SGA is now in charge of $30,000 that was given to them through the Student Activity Fee Allocation Committee (SAFAC) to allocate funding to student organizations. This year SGA wanted to make sure each organization received the same amount of money and that the VSU student bodies needs are heard.[Commentary]
With these new changes in place, I’m hopeful for a better understanding between SGA and student organizations around campus. There have been concerns questioning where SGA stands in helping the student body; however, this change may be one for the best.
Comptroller, Mathew Rowe, and vice president of Student Affairs, Dr. Vincent Miller, explained why SGA is now in charge of the account.
“There was previously an allocation process which took place each Spring semester,” Dr. Miller said. “This was the only time fee requests were considered for the upcoming year. Many organizations did not know about the process or were not able to get access to the funds. This new process allows for student organizations and individuals to apply for funding year-around when it’s needed.”
According to Rowe, this is the first year Dr. Miller has allocated SGA an allotment of money so that they can get that money out to student organizations in hopes of better student involvement.
“It’s a new process to provide student activity fee funds to student organizations and individuals,” Dr. Miller said. “The University System of Georgia policy states SGA representatives are involved in the distribution of student activity fees.”
Since it is university policy, having SGA allocate student funds to the student’s only makes sense. With so many student organizations and SGA being the voice for the students, they should be the main source students go to in order to help with anything students may need, such as cookouts, conferences, travels, tailgates and membership intake events.
Many student organizations like Collegiate Women of VSU and NAACP feel indifferent about it, being that SGA was the final say in whether or not the student offices were to be kept or not. They feel as though SGA handling the funds will be another way they will be rejected and ignored. Many don’t see how things could get better because they feel it should not be in the hands of peers.
I understand where both organizations are coming from; however, many organizations last year could have used the extra money but had no clue the account existed. SGA is making it known that they are handling the accounts now, and they will be splitting the funds equally for all student organizations that request the money.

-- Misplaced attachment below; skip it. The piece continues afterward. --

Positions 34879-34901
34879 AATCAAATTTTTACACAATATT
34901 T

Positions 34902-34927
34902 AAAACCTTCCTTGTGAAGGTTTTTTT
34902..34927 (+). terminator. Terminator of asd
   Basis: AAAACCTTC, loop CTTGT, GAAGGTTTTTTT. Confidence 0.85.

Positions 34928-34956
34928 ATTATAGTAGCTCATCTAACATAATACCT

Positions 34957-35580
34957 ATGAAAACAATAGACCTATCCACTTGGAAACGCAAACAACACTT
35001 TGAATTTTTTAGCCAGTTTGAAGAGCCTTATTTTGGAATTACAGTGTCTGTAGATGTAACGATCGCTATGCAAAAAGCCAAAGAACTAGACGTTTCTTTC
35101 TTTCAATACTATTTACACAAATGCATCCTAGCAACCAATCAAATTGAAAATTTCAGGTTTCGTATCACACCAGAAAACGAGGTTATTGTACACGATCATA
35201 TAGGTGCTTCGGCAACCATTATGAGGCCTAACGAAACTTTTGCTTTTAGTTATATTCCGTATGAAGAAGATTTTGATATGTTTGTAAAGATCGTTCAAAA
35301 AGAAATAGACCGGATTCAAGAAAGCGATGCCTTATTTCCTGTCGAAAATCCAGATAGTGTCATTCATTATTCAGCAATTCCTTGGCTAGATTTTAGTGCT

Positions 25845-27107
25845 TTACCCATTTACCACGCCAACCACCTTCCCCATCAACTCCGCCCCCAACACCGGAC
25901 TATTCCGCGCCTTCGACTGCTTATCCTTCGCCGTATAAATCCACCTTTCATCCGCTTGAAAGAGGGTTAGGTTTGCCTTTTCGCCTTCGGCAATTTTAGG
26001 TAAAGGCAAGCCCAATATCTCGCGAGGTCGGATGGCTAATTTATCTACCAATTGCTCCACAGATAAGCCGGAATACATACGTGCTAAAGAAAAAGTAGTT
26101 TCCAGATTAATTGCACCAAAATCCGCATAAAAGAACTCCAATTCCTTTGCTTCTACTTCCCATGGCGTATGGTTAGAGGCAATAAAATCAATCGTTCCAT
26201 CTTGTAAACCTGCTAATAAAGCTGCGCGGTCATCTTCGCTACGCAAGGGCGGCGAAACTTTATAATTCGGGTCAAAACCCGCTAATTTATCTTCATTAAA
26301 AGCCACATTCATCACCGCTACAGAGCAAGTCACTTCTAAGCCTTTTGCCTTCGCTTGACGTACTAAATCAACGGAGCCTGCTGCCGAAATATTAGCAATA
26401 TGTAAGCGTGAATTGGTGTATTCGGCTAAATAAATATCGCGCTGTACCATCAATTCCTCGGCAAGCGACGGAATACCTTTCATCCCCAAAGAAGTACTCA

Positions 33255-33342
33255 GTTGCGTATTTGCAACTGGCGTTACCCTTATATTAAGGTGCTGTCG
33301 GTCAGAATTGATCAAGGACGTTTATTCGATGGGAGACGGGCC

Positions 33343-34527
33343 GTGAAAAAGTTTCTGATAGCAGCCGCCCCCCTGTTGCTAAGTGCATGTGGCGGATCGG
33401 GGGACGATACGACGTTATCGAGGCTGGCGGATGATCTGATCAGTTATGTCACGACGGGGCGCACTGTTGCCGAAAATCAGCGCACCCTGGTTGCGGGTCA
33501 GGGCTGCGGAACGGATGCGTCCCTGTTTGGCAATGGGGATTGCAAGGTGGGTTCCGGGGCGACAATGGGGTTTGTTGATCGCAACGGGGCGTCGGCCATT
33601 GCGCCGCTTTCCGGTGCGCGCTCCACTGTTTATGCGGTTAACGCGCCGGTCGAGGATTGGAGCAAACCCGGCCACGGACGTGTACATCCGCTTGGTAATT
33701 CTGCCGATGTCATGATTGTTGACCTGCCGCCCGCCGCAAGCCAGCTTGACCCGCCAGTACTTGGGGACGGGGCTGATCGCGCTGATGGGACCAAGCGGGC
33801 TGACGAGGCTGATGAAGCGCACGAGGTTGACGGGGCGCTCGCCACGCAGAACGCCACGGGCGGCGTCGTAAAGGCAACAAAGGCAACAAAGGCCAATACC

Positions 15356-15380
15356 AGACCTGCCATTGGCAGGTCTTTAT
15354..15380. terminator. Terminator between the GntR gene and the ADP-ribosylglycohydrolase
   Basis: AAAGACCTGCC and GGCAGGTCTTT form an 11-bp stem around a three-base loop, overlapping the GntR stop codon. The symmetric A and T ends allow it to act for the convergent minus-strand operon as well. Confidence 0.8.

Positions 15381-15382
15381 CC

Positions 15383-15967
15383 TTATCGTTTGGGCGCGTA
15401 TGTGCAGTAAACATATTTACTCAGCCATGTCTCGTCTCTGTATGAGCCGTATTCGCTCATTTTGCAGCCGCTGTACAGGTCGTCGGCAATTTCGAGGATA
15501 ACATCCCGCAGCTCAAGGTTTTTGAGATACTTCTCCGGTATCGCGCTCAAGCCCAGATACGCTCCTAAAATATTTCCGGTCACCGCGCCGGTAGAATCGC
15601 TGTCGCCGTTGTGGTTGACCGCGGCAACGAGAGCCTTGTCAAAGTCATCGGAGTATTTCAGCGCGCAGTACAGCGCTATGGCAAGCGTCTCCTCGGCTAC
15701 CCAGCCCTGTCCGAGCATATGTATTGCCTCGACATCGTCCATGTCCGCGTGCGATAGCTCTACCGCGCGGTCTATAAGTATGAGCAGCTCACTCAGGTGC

With multiple campus organizations, SGA wants to make sure the organizations that apply receive some of the allotted money from the $30,000 account.
Maya Mapp, president of SGA, clarified how funding will be allocated and various requirements those organizations have to meet. These guidelines can be found here.
“No one will be denied as long as you follow the guidelines upfront,” Mapp said.
The University System of Georgia policy defines how student activity fees can be spent. SGA wants to be sure the funds will support as many organizations and individuals as possible, so a funding cap was decided on how much per semester one group could get. This was modeled after a similar process at UGA.
There will be a link available in the next couple of weeks for the student organizations to fill out. After the form is completed, it will be sent to Rowe for approval and then will be discussed by SGA finance chamber head, Clinesha Sims.
After the funding form is submitted and reviewed, the president and treasurer for that organization will present why they need the allotted money.
The process for applying for the Blazer allocation fund may seem extensive; however, I feel this is a sure way to ensure the money is split fairly. If certain requirements were not made, money could be easily split between the organizations that followed the rules.
“Every organization can be allotted up to $500 per semester,” Mapp said. “You can literally come to SGA 10 times. As long as you don’t go over that $500, you’re good.”
Student organizations had a lot to say about SGA handling the Blazer allocation fund. They compared the funding as a relationship between a parent and a child. Before, money was allocated differently. Organizations have to ask permission for a certain amount of money, and SGA decides if their reason is valid or not.
In my opinion, SGA allocating the money is a sure way every student organization has the opportunity to receive equal amounts of funding, so there is no favoritism. The money is for the students, so this new system is to make sure that every organization and member will be taken care of if needed. If things weren’t working out the first time and changes are now being made, don’t knock it until you try it.
“This is students helping students at the end of the day,” Sylandi Brown, secretary of SGA, said. “We want every student and organization to be successful on this campus no matter what financial difficulty they may have.”
With SGA allocating these new funds, there is a variety of expectations that have to be met by these organizations; however, setting aside $15,000 a semester for student organizations is a plan I can support.
Overall, SGA is excited not only for the financial side of things but with everything that will transpire this year. The old SGA is out the door, and this new team is ready for business.
Story and photo by Taylor Sutherland, Staff Writer.
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